The book is a very current analysis of the Trump phenomenon. Klein lays an explanatory foundation presenting a number of reasons as to how and why Trump won the presidency. Her logic and arguments are very plausible and persuasive. The short of her early chapters is that Trump is simply the fruit of the times, the harvest we are reaping for the seeds we have sown in earlier times. Worship of money, monumental icons, and celebrities, we adore these new idols and honour them regularly. Trump buys into that philosophy fully and very successfully. Hence, we are the masters of our own destiny and Trump is our own creation.
Every chapter Klein writes reinforces her thesis that Trump is a product of his times and society created the times. She has engaged me as a reader and her academic style tempts me to take out a pen and paper to make notes as she develops her positions incrementally and very persuasively.
Not having finished the book yet, it may be a bit premature to give the book a rating just yet. However, I can say without any reservations that the book is very engaging and entertainingly educational. I nod my head in agreement very frequently as I need little persuasion to accept Klein’s claims.
You will enjoy this book but understand it is an academic dissertation rather than a plot based story. Given the kind of book it is, I feel Klein writes so well that her book deserves 4 stars.
Brain On Fire
An award-winning memoir and instant New York Times bestseller that goes far beyond its riveting medical mystery, Brain on Fire is the powerful account of one woman’s struggle to recapture her identity.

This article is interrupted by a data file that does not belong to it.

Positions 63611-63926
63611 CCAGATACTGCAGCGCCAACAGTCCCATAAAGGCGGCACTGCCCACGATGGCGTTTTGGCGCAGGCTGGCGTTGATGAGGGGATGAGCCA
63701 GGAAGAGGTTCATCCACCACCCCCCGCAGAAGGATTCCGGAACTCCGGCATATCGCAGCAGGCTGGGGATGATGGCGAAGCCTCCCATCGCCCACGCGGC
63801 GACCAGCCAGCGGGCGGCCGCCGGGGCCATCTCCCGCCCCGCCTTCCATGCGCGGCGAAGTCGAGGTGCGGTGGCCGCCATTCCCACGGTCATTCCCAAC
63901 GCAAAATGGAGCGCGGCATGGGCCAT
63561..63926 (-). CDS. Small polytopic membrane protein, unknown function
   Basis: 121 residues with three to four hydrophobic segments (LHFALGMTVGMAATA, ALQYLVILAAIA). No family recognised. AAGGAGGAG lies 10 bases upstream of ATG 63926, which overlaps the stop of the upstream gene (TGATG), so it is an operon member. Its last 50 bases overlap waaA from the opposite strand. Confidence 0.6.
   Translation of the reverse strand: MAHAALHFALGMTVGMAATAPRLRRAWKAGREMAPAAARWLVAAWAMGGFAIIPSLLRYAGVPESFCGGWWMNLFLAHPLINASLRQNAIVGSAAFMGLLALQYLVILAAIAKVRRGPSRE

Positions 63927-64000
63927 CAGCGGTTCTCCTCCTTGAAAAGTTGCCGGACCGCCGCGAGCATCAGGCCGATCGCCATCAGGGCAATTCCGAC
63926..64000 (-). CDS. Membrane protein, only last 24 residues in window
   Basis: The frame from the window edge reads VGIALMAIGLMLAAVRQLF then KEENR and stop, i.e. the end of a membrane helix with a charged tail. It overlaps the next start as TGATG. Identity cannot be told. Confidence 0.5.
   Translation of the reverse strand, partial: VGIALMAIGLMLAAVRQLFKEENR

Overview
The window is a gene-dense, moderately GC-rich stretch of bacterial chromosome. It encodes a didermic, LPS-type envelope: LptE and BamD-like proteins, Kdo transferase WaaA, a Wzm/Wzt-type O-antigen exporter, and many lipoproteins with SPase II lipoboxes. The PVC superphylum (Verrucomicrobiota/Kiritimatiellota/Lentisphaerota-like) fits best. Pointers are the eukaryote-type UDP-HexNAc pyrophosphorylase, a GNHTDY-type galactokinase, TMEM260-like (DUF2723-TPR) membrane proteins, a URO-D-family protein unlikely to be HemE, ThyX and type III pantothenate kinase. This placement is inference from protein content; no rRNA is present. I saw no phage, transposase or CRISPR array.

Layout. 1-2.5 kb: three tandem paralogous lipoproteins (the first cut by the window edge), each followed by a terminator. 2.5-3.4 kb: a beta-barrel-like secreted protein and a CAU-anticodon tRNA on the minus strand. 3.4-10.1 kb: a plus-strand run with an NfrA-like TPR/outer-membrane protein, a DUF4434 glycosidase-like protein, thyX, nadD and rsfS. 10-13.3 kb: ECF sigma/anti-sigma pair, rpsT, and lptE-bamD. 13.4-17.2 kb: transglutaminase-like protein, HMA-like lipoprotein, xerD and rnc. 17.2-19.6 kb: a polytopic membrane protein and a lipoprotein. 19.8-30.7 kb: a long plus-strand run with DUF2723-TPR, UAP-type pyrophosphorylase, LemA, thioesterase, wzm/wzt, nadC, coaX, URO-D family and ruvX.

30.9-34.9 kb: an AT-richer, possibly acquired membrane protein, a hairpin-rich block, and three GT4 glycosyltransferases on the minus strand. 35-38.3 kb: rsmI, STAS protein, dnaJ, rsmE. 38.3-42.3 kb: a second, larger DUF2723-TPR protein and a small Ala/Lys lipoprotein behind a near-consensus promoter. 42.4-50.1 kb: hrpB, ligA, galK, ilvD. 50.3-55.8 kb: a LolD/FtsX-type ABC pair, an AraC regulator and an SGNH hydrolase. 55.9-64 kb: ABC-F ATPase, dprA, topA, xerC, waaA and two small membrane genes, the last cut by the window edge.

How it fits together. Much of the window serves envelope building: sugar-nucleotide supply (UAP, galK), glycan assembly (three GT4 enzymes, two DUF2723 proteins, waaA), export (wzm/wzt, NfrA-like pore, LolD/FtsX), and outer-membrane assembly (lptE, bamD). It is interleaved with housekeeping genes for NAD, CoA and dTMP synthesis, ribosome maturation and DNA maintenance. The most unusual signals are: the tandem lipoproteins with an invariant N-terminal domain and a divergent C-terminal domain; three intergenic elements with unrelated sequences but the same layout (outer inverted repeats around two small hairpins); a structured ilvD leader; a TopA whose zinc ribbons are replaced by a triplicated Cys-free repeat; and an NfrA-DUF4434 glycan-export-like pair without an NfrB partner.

When twenty-four-year-old Susannah Cahalan woke up alone in a hospital room, strapped to her bed and unable to move or speak, she had no memory of how she’d gotten there. Days earlier, she had been on the threshold of a new, adult life: at the beginning of her first serious relationship and a promising career at a major New York newspaper. Now she was labelled violent, psychotic, a flight risk. What happened?
In a swift and breathtaking narrative, Cahalan tells the astonishing true story of her descent into madness, her family’s inspiring faith in her, and the lifesaving diagnosis that nearly didn’t happen.
The jacket notes or publisher’s synopsis are a melodramatic stretch, a bit of overreaching in an attempt to make this book sound better.
The book is a kind of medical journal written by a young New York newsreporter’s medical crash. Cahalan captures the stress and anxiety she experienced when she was hit by a very serious, very complicated and poorly understood brain malady. She writes her journal in a way that successfully draws in the reader who easily empathizes with Calahan and feels the anxieties and stress she is undergoing.
The book rises in suspense as the malady worsens and Cahalan becomes more and more ill. One is saddened as her illness progresses and the suspense build nicely. Will she get worse? How much worse can it get? Is there any hope? Is a diagnosis possible which might lead to recovery? One needs to read the book to learn the outcome but it is a worthwhile read.
There is one criticism which detracts from the book and that is that too much time is spent in medical dialogues and pharma analyses. This will impact on a reader’s attention and focus at times as it goes on too long.
However, there are a number of morals to the story and the message that society needs to continue deeper medical research into brain illnesses. Additionally, a parallel message may be that society and its authorities need to become more understanding and empathetic with people who act in erratic and unusual ways. They may be suffering an illness which with proper diagnoses, may be curable.
An unusual book that may be appealing to individuals interested in medical documentaries. It is not a genre which is to my taste.
3 1/2 stars